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Technical Briefs

Bone Resorption Induced by Fluid Flow

[+] Author and Article Information
Lars Johansson1

Department of Management and Engineering, Linköping University, SE-581 83 Linköping, Swedenlars.johansson@liu.se

Ulf Edlund

Department of Management and Engineering, Linköping University, SE-581 83 Linköping, Sweden

Anna Fahlgren, Per Aspenberg

Department of Clinical and Experimental Medicine, Linköping University, SE-581 83 Linköping, Sweden

1

Corresponding author.

J Biomech Eng 131(9), 094505 (Aug 07, 2009) (5 pages) doi:10.1115/1.3194756 History: Received February 12, 2008; Revised May 11, 2009; Published August 07, 2009

A model where bone resorption is driven by stimulus from fluid flow is developed and used as a basis for computer simulations, which are compared with experiments. Models for bone remodeling are usually based on the state of stress, strain, or energy density of the bone tissue as the stimulus for remodeling. We believe that there is experimental support for an additional pathway, where an increase in the amount of osteoclasts, and thus osteolysis, is caused by the time history of fluid flow velocity, fluid pressure, or other parameters related to fluid flow at the bone/soft tissue interface of the porosities in the bone.

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Copyright © 2009 by American Society of Mechanical Engineers
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Figures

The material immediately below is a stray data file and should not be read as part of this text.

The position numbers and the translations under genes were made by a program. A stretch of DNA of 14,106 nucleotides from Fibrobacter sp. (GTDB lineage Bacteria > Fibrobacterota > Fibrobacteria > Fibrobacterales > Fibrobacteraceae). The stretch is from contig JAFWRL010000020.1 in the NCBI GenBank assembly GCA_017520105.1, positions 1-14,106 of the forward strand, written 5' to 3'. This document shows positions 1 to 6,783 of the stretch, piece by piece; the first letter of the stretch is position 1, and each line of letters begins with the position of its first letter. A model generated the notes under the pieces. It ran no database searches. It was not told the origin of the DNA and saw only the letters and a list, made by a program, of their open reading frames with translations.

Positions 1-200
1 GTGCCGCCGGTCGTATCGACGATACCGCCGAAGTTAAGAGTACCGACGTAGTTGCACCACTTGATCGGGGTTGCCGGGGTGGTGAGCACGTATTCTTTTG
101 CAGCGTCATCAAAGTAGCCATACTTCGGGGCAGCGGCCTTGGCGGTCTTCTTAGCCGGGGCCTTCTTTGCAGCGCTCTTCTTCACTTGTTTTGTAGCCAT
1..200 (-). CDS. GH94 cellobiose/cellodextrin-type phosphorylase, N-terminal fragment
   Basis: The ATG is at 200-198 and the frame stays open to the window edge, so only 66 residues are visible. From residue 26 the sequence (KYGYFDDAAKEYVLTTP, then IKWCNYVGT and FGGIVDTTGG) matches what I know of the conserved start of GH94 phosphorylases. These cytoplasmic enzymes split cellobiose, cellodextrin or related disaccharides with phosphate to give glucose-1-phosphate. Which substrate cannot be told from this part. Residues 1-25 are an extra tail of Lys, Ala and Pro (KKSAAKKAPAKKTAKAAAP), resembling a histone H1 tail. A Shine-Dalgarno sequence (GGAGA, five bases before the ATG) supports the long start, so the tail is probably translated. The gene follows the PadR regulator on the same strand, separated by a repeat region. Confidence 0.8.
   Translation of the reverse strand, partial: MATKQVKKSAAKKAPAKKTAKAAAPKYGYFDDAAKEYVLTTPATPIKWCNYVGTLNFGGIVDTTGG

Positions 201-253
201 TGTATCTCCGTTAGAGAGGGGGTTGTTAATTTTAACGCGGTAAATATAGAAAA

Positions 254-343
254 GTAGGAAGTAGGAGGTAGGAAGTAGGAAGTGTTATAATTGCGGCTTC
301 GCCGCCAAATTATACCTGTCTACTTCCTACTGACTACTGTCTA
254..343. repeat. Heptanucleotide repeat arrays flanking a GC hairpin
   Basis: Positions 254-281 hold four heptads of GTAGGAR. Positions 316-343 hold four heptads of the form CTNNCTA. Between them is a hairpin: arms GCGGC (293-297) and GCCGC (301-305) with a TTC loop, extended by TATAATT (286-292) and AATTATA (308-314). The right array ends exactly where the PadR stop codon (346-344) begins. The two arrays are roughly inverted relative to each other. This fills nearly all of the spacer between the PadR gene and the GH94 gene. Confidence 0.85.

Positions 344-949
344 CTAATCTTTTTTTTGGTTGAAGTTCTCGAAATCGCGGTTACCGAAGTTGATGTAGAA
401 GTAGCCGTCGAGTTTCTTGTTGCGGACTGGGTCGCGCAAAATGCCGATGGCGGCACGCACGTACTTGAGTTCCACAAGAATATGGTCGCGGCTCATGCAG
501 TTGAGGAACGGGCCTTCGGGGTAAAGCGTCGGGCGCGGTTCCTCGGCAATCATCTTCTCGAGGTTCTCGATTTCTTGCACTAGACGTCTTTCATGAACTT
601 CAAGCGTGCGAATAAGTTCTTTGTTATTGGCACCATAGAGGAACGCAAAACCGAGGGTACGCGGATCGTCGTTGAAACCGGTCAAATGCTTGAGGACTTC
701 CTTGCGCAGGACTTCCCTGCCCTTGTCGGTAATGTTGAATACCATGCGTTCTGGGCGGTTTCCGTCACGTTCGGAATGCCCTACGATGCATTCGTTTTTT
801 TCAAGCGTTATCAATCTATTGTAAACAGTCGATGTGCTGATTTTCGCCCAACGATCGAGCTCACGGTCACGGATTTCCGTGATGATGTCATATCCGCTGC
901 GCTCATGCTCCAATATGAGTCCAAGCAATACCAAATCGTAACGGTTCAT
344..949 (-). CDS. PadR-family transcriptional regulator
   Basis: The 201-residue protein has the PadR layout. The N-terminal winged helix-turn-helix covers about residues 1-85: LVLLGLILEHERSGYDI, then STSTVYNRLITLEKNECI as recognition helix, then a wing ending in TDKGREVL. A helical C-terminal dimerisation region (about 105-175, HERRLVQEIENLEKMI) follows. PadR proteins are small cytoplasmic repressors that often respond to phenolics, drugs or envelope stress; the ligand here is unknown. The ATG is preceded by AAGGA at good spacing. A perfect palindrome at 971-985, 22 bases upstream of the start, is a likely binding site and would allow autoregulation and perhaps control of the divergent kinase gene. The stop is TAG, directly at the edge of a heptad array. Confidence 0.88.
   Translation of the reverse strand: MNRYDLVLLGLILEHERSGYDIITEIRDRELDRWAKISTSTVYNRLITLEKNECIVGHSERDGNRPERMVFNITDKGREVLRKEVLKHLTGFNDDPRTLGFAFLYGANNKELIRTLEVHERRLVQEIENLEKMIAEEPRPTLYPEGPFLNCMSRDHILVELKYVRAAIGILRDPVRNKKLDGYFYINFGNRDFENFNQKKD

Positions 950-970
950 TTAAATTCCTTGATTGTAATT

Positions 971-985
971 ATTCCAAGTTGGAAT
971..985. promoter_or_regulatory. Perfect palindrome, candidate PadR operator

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Figure 1

Experimental setup

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Figure 2

Different phases in the porous bone and associated notation. V is an averaging volume, Vp is that part of V, which is pore volume, and Spb is the bone/porosity interface. Vp consists of soft tissue, Vst is an averaging volume at the soft tissue level, and Vf is the fluid channels therein. Sfst is the channel/soft tissue interface and n is the outward normal unit vector.

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Figure 3

Comparison of porosity distributions for fluid velocity (left) and pressure driven osteolysis (right). Plate modeled by no-flow boundary conditions.

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Figure 4

Cross section of a rat tibia after 14 days of pressurization, pressure applied to the area facing left

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Figure 5

Experimental porosity distributions: controls left, 5 day experiments middle, 14 day experiments right. Figures showing 8 or 9 overlayed specimens with one symmetry imposed, transversal view.

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Figure 6

Comparison of porosity distributions for fluid velocity (left) and pressure driven osteolysis (right). Plate modeled by zero pressure boundary conditions.

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